About this event

  • Date and time Mon 7 Sep 2020 from 1:30pm to 5:10pm
  • Location Online
  • Organised by Pain Medicine, Sleep Medicine

This unique webinar brings together experts from two separate faculties, Pain Medicine and Sleep Medicine, to explore the bidirectional link between pain and sleep. 

A bad night sleep worsens pain. Many patients attribute poor sleep to the primary pain condition rather than considering distinct and treatable primary sleep disorders such as sleep apnoea or restless legs. Learning how to spot and treat sleep disorders improves outcomes in the pain clinic.

Attendees can expect to:

  • Understand how normal and abnormal sleep is measured and the impacts upon pain
  • Identify common sleep disorders as they may present within the pain clinic
  • Be knowledgeable about impact of treatment of insomnia upon pain outcomes
  • Gain awareness of the impact of pharmacological therapies for pain upon sleep

A CPD certificate with 3 CPD credits will be issued to those joining the webinar live as well as those who watch the recording afterwards. Certificates will be issued 7 days after the webinar to those who watch it live and after 30 days for those that watch the recording. 

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We would like to thank our sponsors UCB Pharma Ltd and Neuraxpharm UK Ltd for their support of this webinar. Please note that the scientific programme and content has not been influenced in any way by the sponsor.

The Andrew Lawson Prize

First prize: £200 and free attendance to a Pain Medicine meeting of your choice.

Open to: All medical students and trainees in pain medicine up to APT level. Submissions from trainees of other specialties will also be accepted.

Submission deadline: 17 July 2020

Application guidelines:

Submit a 3,000-word essay on the topic: Long-term pain, sleep, and pain medications: Vicious circles, or good cycles? The winner will be required to present their essay at a Pain Medicine meeting. To find out more or to submit your essay, click here

Key speakers

Dr Nicole Tang

Dr Tang is running award-winning research trials into insomnia CBT within the pain clinic.

Dr Kirstie Anderson

President of the Sleep Medicine faculty

Speaker's biography

Dr Anderson has published research into the cardiometabolic and sleep impact of the commonly prescribed pain medications. She explores the impact of deprescribing opioids on sleep and restless legs.

Dr Sue Wilson

Professor at Imperial College London

Speaker's biography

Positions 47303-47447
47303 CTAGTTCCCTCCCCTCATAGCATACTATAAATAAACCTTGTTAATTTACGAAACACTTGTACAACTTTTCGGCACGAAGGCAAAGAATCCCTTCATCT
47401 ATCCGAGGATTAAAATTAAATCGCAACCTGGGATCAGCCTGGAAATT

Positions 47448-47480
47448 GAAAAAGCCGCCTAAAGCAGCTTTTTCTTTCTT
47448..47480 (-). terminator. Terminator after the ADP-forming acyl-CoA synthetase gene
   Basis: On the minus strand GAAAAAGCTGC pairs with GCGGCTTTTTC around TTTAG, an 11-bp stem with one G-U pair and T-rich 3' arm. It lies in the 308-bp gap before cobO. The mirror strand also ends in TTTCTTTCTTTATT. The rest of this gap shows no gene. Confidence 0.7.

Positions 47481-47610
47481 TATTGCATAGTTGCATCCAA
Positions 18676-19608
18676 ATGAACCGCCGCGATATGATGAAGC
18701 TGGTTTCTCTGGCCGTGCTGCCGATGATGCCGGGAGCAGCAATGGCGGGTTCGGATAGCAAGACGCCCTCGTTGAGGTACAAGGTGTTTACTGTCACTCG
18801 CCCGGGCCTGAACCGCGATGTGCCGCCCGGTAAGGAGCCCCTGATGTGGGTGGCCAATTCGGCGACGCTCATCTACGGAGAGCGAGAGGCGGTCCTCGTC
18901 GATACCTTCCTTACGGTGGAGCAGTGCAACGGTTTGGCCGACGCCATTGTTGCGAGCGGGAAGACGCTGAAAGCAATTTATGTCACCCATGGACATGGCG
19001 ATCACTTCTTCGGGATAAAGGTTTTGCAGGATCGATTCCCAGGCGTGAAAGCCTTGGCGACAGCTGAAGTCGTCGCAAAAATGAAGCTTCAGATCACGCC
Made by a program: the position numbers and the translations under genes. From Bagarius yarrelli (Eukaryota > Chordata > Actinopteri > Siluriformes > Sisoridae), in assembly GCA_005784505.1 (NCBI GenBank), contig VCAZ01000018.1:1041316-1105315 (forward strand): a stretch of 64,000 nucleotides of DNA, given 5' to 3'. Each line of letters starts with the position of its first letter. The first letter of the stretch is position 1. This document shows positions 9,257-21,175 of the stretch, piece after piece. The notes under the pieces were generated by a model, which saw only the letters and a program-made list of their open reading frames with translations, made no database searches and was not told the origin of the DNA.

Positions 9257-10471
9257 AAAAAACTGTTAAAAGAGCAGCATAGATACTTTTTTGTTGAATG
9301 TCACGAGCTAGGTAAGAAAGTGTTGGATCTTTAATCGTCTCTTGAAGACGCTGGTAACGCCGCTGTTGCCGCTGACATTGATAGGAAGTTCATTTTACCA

Dr Wilson has extensive research experience of psychopharmacology and all aspects of polysomnography in the understanding of sleep and the investigation of sleep disorders.

Dr Kyle Pattinson

Dr Pattinson works within the academic pain team in Oxford and has studied the impact of opioids upon respiratory control.


View the programme

Welcome and introduction

Dr Anthony Ordman, Consultant in Pain medicine

An overview of the common primary sleep disorders and their presentation in the pain clinic

Dr Kirstie Anderson, President, Sleep Medicine Section, Royal Society of Medicine

Fatigue and sleep- findings from a polysomnography study

Dr Sue Wilson, Honorary Senior Research Fellow, Centre for Psychiatry, Division of Brain Sciences, Imperial College London 

Breathing and your brain, the impact of opioids on central ventilation

Dr Kyle Pattinson, University of Oxford

Panel discussion

Chair: Dr Kirstie Anderson

Tea and coffee break
Insomnia and CBT in the pain clinic: Waking less to improve pain?
Dr Nicole Tang, Reader in Psychology, University of Warwick
Updates in the treatment of obstructive sleep apnoea and implications for the pain clinic

Dr Rexford Musa, Consultant Sleep and Respiratory Physician, Sleep Disorders Centre, Guy’s and St Thomas’ NHS Trust

The timing of pain, migraine, sleep and circadian rhythm

Dr Alexander Nesbitt, Consultant Neurologist and Sleep Physician

Panel discussion

Chair: Dr Kirstie Anderson

Presentation of the Andrew Lawson student essay prize

Chair: Dr Anthony Ordman

Monty Lyman, Junior Doctor, Oxford University Hospitals

Closing remarks

Dr Kirstie Anderson and Dr Anthony Ordman




All views expressed in this webinar are of the speakers themselves and not of the RSM nor the speaker's organisations.

Special rates for difficult times 

The RSM wishes to offer healthcare professionals continued learning opportunities during the coronavirus pandemic. The RSM’s COVID-19 online events are available free of charge, while there will be small charges to register for other online education. These fees will enable the RSM to continue its programme of activities and will apply during the course of the pandemic. 

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